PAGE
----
"These achievements are largely due to reaching and maintaining high vaccine coverage levels from infancy throughout childhood by successful implementation of the infant and childhood immunization program," the authors said.
"These results are very exciting," said Dr. Louis Saravolatz, an infectious disease expert and chief of internal medicine at St. John Hospital and Medical Center in Detroit. "If you look at a particular age cohort, you see a phenomenal reduction of about 33,000 deaths prevented. That means 33,000 people from that group are still alive today, because they were vaccinated."
Any gains made can be lost, however, if parents stop immunizing their children, or if teens and adults don't get necessary booster immunizations.
"These vaccines work, and they improve the health of our children and our population, and we should be very grateful for that," said Dr. Marian Michaels, an infectious disease specialist at Children's Hospital of Pittsburgh. "But, we should not become complacent. These diseases aren't eradicated everywhere, and the world is so globally small now that these infections could come back if we don't maintain high immunization rates."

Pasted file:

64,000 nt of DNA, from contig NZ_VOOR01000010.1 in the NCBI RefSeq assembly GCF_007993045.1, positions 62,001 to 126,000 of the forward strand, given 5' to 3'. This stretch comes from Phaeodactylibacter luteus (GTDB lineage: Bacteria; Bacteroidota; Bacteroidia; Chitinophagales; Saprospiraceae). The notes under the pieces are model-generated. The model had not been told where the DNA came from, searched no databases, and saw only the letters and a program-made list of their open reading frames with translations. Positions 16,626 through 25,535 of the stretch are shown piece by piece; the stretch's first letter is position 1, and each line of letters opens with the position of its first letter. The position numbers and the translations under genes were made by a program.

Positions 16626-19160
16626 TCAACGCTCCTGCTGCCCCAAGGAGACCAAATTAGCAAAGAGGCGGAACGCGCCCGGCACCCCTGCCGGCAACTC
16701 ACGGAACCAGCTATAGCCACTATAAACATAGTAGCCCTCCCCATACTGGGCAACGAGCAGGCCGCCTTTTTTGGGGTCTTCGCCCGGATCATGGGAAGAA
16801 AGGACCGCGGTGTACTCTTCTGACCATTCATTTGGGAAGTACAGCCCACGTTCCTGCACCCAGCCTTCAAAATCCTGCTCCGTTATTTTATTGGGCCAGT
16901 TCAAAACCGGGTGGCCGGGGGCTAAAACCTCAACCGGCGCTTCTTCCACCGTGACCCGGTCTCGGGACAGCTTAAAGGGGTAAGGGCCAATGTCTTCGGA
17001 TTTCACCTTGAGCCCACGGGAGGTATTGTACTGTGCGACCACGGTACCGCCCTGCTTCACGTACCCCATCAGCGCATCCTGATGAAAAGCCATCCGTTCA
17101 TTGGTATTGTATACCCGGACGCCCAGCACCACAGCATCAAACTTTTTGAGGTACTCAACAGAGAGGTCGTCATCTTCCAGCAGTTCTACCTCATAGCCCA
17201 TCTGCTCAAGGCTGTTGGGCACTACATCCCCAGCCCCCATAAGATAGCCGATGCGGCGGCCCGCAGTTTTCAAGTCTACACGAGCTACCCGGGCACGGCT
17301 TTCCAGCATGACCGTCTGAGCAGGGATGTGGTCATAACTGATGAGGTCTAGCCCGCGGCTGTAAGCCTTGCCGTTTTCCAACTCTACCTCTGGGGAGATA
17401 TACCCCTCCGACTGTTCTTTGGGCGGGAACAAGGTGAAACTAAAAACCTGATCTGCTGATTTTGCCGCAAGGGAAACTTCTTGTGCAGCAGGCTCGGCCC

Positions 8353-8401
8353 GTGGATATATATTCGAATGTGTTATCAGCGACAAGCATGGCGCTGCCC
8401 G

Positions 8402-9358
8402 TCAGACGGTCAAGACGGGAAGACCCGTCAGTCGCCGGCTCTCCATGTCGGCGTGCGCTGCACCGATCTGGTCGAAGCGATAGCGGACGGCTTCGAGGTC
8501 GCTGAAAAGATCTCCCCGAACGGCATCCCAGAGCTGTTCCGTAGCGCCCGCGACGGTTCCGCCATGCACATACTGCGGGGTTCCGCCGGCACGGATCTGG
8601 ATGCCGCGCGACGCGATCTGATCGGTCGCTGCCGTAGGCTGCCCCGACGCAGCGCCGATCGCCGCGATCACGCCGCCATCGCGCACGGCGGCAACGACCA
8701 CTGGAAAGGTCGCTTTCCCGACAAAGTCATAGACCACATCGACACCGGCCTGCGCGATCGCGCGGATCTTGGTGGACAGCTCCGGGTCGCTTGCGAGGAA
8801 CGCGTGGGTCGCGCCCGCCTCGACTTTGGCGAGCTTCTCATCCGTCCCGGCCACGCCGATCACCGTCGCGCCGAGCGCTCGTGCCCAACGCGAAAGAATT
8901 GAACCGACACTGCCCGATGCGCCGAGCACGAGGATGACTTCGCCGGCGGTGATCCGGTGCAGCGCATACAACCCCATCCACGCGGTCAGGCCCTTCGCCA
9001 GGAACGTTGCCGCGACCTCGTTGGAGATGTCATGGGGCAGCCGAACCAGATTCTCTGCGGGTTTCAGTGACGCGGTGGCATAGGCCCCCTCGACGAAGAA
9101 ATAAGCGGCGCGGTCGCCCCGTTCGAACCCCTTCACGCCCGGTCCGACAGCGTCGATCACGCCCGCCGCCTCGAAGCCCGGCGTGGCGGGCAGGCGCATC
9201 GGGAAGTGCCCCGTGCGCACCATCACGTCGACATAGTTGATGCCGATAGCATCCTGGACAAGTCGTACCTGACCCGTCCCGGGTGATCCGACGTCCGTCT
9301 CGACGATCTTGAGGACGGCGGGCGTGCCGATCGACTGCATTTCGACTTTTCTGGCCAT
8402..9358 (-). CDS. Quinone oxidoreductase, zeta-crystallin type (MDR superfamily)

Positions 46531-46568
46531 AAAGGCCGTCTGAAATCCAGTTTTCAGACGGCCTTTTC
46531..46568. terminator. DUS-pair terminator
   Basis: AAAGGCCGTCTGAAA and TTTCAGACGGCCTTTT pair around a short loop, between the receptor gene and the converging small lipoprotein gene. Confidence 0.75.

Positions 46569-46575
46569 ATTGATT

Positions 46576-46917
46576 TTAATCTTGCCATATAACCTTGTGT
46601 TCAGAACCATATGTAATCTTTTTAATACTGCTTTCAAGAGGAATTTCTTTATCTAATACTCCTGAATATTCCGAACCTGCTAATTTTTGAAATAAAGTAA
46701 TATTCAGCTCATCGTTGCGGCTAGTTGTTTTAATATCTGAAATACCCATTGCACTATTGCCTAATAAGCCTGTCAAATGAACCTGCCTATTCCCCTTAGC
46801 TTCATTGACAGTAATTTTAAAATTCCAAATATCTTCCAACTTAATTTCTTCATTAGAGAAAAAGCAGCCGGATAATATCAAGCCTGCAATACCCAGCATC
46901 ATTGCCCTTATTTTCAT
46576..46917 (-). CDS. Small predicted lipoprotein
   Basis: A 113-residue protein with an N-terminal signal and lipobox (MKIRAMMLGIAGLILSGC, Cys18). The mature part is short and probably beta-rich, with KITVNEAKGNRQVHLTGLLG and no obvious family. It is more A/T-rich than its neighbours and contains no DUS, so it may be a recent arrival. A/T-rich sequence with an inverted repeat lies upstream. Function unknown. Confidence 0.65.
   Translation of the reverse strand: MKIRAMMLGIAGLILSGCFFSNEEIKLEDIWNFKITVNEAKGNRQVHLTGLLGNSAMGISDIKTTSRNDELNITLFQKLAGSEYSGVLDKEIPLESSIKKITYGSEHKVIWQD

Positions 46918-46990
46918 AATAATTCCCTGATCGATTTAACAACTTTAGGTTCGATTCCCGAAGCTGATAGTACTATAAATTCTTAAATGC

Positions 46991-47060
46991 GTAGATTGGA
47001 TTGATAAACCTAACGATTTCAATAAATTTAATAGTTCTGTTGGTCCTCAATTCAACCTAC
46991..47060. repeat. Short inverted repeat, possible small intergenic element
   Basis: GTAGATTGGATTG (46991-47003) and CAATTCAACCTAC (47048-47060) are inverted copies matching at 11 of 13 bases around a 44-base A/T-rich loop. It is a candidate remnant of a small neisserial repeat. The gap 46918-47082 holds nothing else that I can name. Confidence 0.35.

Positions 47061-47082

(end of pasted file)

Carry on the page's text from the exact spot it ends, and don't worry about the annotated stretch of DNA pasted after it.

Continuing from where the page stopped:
Saravolatz said that while this study is "great news," there is definitely still room for improvement in reducing disease in other parts of the world, and in the United States to strengthen adult vaccination rates.
"We need to do a better job in adult medicine, for pneumococcal vaccine and the influenza vaccine. Pediatricians are much more in tune with immunization schedu
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